COVID-19 short-term forecasts Confirmed 2020-05-16


Disclaimer

  • Forecasts produced by Jennie Castle, Jurgen Doornik, and David Hendry, researchers at the University of Oxford. These are our forecasts, and should not be considered official forecasts from, or endorsed by, any of: University of Oxford, Oxford Martin School, Nuffield College, or Magdalen College.
  • These forecasts are short term time-series extrapolations of the data. They are not based on epidemiological modelling or simulations. The documentation that is provided is still in progress and not peer reviewed. All forecasts are uncertain: their success can only be determined afterwards. Many mitigation strategies are in place, which, if successful, invalidate our forecasts. An explanation of our methods is provided below.

Recent changes

[2020-03-24] Our forecasts are starting to overestimate in some cases. This was always expected to happen when the increase starts to slow down. Scenario forecasts that are based on what happened in China earlier this year, but only for Italy and Spain sofar.
[2020-03-26] Scenario forecasts that are based on what happened in China earlier this year, only for Italy.
[2020-03-31] Scenario forecasts, based on what happened in China earlier this year, are presented for several countries (line marked with x). Created more plausible 90% confidence bands (dotted line in same colour).
[2020-04-02] Now including more US States, based on New York Times data. And the world.
[2020-04-06] Added a post hoc estimate of the peak number of cases. This needs at least three confirmed observations (four for deaths) after the event. It is based on the averaged smooth trend, and can change later or be a local peak. It is marked with a vertical line with the date label, or a date with left arrow in the bottom left corner of the graph. This is backported to 2020-04-04.
[2020-04-08] Minor correction to peak estimates. Added table with scenario forecasts.
[2020-04-09] Added table with estimated peak dates (if happened) and dates to and since the peak. Note that this can be a local peak, and subsequent re-acceleration (or data revisions) can result in a new peak later.
[2020-04-10] Updated documentation with better description of short-term estimates and peak determination.
[2020-04-16] Added scenario forecasts to all graphs now. This would now be the preferred forecast for most.
This is the first time with a peak in confirmed UK cases (also for deaths, but this is uncertain because it is at the same date).
[2020-04-17] Bird and Nielsen look into nowcasting death counts in England.
[2020-04-24] A summary of our work on short-term COVID-19 forecasting appeared as a voxeu.
[2020-04-27] Our short-term COVID-19 forecasting paper is now available as Nuffield Economics Discussion Paper 2020-W06.
A small adjustment has been made to the scenario forecast methodology, and will be documented shortly.
[2020-04-29] See our blog entry at the International Institute of Forecasters.
US history of death counts revised in Johns Hopkins/CSSE data.
UK death counts have been revised to include the deaths in care homes. In the Johns Hopkins/CSSE data set, which we use, the entire history has been revised. So forecasts made up to 2020-04-29 cannot be compared to later outcomes. In the ECDC data set only the last observation has changed, causing a jump in the series.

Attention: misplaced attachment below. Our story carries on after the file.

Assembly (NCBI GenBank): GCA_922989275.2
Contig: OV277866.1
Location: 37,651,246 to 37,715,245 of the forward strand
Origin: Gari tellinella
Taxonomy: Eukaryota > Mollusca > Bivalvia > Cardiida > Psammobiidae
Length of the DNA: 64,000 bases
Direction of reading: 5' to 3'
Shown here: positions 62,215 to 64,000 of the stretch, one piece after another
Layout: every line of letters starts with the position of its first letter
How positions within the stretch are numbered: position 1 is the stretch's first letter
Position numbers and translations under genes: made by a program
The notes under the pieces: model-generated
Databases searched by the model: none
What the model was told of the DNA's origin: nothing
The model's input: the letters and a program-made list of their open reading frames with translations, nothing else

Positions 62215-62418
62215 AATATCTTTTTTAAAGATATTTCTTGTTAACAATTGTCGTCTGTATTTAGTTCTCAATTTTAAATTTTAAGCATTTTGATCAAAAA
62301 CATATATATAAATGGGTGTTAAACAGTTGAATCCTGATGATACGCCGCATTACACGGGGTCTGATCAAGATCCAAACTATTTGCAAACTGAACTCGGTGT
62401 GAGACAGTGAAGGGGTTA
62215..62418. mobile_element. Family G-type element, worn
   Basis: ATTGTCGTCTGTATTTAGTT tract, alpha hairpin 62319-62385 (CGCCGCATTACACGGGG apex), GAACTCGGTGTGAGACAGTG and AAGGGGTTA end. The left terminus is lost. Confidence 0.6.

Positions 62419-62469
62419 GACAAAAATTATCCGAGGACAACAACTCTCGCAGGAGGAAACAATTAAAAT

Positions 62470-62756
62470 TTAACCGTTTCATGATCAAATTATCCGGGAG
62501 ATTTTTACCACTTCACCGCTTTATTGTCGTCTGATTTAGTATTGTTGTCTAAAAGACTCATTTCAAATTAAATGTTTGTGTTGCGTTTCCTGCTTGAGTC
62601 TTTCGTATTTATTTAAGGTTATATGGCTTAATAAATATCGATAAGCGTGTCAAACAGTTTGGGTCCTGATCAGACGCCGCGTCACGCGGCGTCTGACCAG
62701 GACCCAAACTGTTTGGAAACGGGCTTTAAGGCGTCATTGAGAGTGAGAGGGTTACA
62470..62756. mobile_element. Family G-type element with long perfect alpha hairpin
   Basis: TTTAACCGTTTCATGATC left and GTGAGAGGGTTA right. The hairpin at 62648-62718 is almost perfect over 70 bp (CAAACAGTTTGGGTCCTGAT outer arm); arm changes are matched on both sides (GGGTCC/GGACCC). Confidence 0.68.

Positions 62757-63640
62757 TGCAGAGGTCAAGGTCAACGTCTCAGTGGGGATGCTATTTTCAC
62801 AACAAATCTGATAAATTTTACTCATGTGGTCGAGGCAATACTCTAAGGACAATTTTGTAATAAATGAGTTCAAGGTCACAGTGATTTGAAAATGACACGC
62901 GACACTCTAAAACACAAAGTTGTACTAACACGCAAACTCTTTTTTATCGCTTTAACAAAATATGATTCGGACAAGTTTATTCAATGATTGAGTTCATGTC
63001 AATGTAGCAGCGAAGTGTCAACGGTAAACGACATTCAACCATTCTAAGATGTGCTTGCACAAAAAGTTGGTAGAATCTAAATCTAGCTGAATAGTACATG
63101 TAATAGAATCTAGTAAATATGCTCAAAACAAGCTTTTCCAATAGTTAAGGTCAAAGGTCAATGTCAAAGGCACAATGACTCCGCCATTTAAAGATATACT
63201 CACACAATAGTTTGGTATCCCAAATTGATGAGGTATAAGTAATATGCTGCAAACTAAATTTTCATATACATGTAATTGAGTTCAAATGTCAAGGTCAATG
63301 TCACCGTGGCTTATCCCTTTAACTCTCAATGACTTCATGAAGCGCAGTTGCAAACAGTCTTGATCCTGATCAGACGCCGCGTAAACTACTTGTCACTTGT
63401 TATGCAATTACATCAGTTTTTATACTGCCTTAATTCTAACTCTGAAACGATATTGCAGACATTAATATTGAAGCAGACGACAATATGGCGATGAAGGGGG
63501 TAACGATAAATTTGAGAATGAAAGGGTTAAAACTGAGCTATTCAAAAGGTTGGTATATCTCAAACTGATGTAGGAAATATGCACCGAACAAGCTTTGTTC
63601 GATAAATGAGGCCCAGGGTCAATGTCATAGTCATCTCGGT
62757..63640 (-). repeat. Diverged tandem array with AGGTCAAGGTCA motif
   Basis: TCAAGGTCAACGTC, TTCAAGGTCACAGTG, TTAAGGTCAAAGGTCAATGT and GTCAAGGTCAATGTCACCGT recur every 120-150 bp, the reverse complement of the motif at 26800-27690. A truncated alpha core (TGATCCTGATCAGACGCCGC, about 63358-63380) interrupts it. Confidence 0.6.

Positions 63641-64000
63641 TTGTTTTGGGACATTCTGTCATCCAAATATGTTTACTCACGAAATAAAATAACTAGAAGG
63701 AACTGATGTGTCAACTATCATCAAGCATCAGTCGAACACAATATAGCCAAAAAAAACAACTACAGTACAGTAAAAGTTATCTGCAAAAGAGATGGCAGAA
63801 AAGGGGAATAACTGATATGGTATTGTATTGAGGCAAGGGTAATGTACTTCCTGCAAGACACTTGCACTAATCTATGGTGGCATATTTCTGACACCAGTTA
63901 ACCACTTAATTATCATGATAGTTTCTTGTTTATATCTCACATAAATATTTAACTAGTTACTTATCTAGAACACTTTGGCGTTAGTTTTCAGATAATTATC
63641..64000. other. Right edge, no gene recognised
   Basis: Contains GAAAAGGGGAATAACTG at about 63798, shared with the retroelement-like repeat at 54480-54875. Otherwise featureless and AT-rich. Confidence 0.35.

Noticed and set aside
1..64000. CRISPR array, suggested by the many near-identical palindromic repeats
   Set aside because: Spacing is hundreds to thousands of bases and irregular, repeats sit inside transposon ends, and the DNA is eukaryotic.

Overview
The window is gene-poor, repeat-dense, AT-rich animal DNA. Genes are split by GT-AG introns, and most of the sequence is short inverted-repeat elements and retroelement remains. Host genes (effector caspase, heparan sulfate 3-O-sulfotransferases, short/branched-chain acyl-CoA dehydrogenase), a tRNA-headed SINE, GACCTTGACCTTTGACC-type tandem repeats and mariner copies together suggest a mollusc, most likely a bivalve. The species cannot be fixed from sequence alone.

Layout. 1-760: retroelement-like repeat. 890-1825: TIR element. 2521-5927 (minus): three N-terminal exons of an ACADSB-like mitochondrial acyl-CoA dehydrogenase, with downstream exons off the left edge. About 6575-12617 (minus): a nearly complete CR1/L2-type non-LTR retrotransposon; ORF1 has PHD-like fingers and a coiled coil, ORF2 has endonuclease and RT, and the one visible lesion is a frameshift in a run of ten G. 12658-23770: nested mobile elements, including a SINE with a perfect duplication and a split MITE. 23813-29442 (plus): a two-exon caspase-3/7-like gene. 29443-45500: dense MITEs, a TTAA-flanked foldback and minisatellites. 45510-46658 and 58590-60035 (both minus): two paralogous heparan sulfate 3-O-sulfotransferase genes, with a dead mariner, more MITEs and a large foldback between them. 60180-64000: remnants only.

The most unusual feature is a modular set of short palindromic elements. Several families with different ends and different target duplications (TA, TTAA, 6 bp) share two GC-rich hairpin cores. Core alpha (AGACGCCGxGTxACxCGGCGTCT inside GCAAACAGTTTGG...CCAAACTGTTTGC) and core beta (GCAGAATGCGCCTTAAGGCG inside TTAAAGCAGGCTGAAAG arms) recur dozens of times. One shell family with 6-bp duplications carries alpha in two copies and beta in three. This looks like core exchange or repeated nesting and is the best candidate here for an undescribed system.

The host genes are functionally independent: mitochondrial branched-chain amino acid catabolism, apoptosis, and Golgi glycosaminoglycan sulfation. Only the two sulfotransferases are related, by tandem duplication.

[2020-05-06] The New York Times is in the process of redefining its US state data. Unfortunately, at the moment only the last observation has changed (e.g New York deaths jumped from 19645 on 2020-05-05 to 25956 a day later). This means the data is currently useless; however it does bring it close to the Johns Hopkins/CSSE count (25626 on 2020-05-06). The aggregate US count is based on JH/CSSE so unaffected. We now use Johns Hopkins/CSSE US state data, including all states with sufficient counts. So the new forecasts cannot be compared to those previously.
A minor change is that we show the graph without scenario forecast if no peak has been detected yet.
[2020-05-13] We now omit countries with fewer than 200 confirmed cases in the last week (25 for deaths).
The short-term paper has some small updates, including further comparisons with other models.
Data for Ecuador are not reliable enough for forecasting.
Switched to an improved version of scenario forecasting.

Further information

  • We believe these forecasts fill a useful gap in the short run. They give an indication of what is likely to happen in the next few days, removing some aspect of surprise. Moreover, a noticeable drop in comparison to the extrapolations could be an indication that the implemented policies are having some impact. It is difficult to understand exponential growth. We hope that these forecasts may help to convince viewers to adhere to the policies implemented by their respective governments, and keep all arguments factual and measured.
  • We use the data repository for the 2019 Novel Coronavirus Visual Dashboard operated by the Johns Hopkins University Center for Systems Science and Engineering. This is updated daily, but we tend to update our forecasts only every other day.
    US state data as of 2020-03-28 is courtesy of the New York Times.
  • We can only provide forecasts of what is measured. If confirmed cases are an underestimate of actual cases, then our forecasts will also be underestimates. No other epidemiological data is used. Data definition and collection differs between countries and may change over time.